3 higher than union officials in transit systems having lower overall LMR ratings. In general, management is slightly more optimistic than unions about whether their LMRs are improv- ing or worsening. The survey asked respondents to identify issues that are addressed in a laborâmanagement committee or its equivalent in their transit system. The results show that the following issues are most commonly addressed in laborâmanagement committees, which is a sign that man- agers and union leaders tend to work well together on these issues: â¢ Jointly administered health and welfare plan â¢ Pension and deferred compensation governance â¢ Drug and alcohol abuse â¢ Preventable accidents â¢ Violence and driver assault or workplace security â¢ Schedule preference â¢ Skill training, testing, and apprenticeship â¢ Safety A strong correlation between the number of issues addressed by laborâmanagement committees and the LMR ratings was observed. The more issues that were addressed by laborâmanagement committees in a transit system, the better its management and union perceived its LMR to be. However, management and union differed in perceiving whether an issue was addressed in a laborâmanagement committee. Unions tended to think that more issues were addressed in laborâmanagement committees. For survey results, see Chapter 3.1. Toward the end of Phase II, initial concepts were developed for the Toolkit. An interim meeting was held at the end of Phase II, where the panel members met with the research team to provide comments on the progress and findings of the research, as well as advice on the remaining tasks, mainly the case studies and the development of the Toolkit. Phase III. Case Studies and Draft Products Six transit systems were selected by the research team and the panel members for more in-depth case studies. The selection was based largely on a set of predetermined criteria: â¢ Stated willingness of labor and management respondents to participate, â¢ Statistics indicating strong or lasting LMP, â¢ Qualitative evidence of strong or lasting LMP, â¢ At least two private contractors as management representatives, â¢ At least two transit systems with rail service, â¢ At least one but no more than two transit systems where collective bargaining is prohib- ited (meet-and-confer or similar arrangements), and â¢ A distribution among geographic regions. The six transit systems selected for the case studies are shown in Table S-1. The research team conducted on-site interviews with management and union leaders from these six transit systems. Major findings from the case studies are reflected in the Toolkit, especially in the LaborâManagement Partnership Guidance section, which is largely based on proven and effective techniques gathered from the case study interviews. Detailed summaries of each case study can be found in Appendix G.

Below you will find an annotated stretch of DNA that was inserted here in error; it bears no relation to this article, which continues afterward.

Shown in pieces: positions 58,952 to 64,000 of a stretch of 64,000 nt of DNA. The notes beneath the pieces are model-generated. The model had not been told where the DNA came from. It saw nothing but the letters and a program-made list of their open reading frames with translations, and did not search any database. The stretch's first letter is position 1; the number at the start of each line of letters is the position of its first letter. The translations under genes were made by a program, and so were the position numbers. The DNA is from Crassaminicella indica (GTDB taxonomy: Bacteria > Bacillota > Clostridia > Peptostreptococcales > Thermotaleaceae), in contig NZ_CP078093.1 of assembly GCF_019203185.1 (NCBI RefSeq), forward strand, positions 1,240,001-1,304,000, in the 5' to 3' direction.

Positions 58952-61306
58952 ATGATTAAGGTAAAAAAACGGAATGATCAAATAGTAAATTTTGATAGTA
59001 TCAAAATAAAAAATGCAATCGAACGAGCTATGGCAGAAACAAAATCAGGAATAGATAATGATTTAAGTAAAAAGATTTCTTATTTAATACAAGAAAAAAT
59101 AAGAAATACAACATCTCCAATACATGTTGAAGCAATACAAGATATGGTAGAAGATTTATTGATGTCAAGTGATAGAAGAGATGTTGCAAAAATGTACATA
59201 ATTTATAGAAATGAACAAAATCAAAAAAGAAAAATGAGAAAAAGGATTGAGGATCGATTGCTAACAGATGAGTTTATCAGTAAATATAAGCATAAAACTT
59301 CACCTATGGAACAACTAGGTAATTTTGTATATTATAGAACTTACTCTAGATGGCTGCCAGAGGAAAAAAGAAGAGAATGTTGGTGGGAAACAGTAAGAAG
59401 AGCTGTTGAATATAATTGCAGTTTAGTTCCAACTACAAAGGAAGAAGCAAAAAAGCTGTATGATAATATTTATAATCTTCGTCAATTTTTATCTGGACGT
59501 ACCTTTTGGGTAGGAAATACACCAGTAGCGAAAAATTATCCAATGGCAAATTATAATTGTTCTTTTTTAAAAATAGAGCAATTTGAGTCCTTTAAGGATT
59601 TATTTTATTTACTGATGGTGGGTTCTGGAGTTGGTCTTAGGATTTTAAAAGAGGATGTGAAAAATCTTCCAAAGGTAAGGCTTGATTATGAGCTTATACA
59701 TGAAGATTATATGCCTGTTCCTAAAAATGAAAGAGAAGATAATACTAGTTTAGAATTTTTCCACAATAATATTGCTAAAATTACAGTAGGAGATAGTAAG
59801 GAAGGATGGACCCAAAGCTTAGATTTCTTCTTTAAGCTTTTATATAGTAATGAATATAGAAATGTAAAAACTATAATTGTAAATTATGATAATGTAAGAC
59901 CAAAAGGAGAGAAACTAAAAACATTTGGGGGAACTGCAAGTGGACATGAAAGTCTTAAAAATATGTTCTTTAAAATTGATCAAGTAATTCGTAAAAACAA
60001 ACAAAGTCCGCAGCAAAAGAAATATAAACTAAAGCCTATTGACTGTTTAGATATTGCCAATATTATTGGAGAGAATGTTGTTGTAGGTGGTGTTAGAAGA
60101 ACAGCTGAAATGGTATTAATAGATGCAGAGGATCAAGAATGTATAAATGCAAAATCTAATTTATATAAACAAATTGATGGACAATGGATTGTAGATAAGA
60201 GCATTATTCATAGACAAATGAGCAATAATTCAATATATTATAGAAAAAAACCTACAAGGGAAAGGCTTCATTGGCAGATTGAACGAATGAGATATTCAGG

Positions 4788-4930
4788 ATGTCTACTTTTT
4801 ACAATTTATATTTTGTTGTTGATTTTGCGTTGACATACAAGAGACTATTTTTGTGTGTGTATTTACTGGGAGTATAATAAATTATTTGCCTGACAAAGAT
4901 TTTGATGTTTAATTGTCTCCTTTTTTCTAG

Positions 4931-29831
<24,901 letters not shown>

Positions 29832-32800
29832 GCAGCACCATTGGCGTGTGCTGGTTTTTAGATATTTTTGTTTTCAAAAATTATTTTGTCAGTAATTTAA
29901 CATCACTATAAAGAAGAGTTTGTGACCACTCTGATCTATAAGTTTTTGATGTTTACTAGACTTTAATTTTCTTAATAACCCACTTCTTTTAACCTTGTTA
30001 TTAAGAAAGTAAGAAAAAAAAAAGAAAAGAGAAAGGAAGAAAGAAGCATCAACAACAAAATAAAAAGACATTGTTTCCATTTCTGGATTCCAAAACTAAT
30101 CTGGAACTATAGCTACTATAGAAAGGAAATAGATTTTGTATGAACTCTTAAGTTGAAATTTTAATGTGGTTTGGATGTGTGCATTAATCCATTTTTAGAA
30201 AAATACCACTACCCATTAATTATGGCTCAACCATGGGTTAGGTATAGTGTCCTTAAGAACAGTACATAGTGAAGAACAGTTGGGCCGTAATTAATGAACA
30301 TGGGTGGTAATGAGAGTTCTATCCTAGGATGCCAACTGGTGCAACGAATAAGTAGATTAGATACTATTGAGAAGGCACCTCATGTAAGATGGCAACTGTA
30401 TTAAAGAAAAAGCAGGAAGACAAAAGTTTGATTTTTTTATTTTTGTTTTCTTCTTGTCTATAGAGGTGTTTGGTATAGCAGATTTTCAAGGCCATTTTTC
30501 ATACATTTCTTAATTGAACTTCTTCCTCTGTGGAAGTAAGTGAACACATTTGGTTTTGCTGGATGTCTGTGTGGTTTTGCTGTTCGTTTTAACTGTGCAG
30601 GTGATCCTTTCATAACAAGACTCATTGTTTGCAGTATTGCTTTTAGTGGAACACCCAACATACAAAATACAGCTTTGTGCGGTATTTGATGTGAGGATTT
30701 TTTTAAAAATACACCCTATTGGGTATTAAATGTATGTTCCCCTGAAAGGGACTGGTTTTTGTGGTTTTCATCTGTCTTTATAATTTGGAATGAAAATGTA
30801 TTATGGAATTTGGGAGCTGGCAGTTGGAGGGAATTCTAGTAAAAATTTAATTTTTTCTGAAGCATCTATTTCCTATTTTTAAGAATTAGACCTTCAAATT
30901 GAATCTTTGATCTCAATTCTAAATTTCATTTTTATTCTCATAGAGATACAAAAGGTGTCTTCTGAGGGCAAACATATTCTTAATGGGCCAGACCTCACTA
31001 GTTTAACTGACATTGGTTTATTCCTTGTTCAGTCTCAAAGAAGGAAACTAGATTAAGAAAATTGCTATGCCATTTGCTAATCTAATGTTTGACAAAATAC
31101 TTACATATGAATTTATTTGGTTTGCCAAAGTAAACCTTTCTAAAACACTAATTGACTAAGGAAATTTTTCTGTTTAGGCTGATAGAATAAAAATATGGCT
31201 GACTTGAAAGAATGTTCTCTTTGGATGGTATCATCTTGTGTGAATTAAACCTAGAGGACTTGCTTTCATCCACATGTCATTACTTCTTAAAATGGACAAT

4By the end of Phase III, the research team drafted the Toolkit with the three major research products (i.e., the Charter Document, LaborâManagement Partnership Guidance, and LaborâManagement Partnership Workshop Framework). The complete Toolkit is a stand- alone document. Phase IV. Evaluation Workshop and Final Products An evaluation workshop was conducted to test the Toolkit with management and union leaders in transit systems. The objective was to obtain feedback from industry leaders, both management and union, to improve the Toolkit and increase its utility as well as likelihood of acceptance. The workshop participants commented that the Toolkit was an effective tool overall. Workshop participants were requested to provide written feedback on and rate each of the Toolkit items. They were also asked to rank the guidelines in the LaborâManagement Partnership Guidance section based on their importance and usefulness. Table S-2 summarizes the evaluation workshop participantsâ rating of the elements in the Toolkit. Most participants were satisfied with the effectiveness of the Toolkit. The Charter Document (see Toolkit) was rated higher than the other elements. Table S-3 summarizes the rankings of the LMP guidelines. The ranking is based on the relative importance of each guideline to the participants. Guidelines 1, 2, 4, and 7 were ranked the highest. A detailed documentation of participantsâ ranking of the guidelines can be found in Chapter 3.3. The research team made revisions to the Toolkit based on the feedback they received in the workshop. System Name Principal Union Geography Rail Service A medium bus and rail operator ATU West coast Yes A medium bus and rail operator ATU Southeast Yes A large bus and rail operator ATU Mountain Yes A large bus and rail operator TWU Northeast Yes A large bus and rail operator ATU West coast Yes A medium bus operator ATU Northeast No Table S-1. Transit systems selected for case studies. Participants A B C D E F G Charter Document 2 5 1 2 1 2 1 LaborâManagement Partnership Guidance 1 5 1 3 1 2 1 LaborâManagement Partnership Workshop Framework Score: 1 = very effective, 5 = not effective. 2 5 3 1 2 3 Table S-2. Evaluation workshop participantsâ rating of Toolkit elements.
5 Guideline Ranking 1. Respect the individuals representing the other party. High 2. Design, implement, and sustain effective communication. High 3. Separate issues between integrative (or win-win) and distributive (or zero-sum) ones. Medium 4. Establish broad-based buy-in from all key stakeholders with formality and structure that is made clear to all. High 5. Be confident that managers can cooperate with unions yet still continue to defend prerogatives and efficiency. Medium 6. Be confident that union leadersâ cooperation with management will not compromise membersâ interests. Medium 7. Outline shared goals and expectations of the partnership. High 8. Align all necessary resources to support the partnership. Medium 9. Require consistent accountability of everyone in the organization with a governing or executing responsibility for the partnership. Medium 10. Provide for comprehensive skill building for both union and management throughout the course of the partnership. Low 11. Provide an independent facilitator, if affordable. Medium 12. Support stability in union and management leadership and smooth laborâmanagement partnership leadership transitions. Low 13. Take advantage of specific successes (e.g., pension fund governance, apprenticeship) to build a broader partnership. Low 14. Take advantage of shared challenges and crises to catalyze partnership agreements. Low Table S-3. Evaluation workshop participantsâ ranking of LMP guidelines.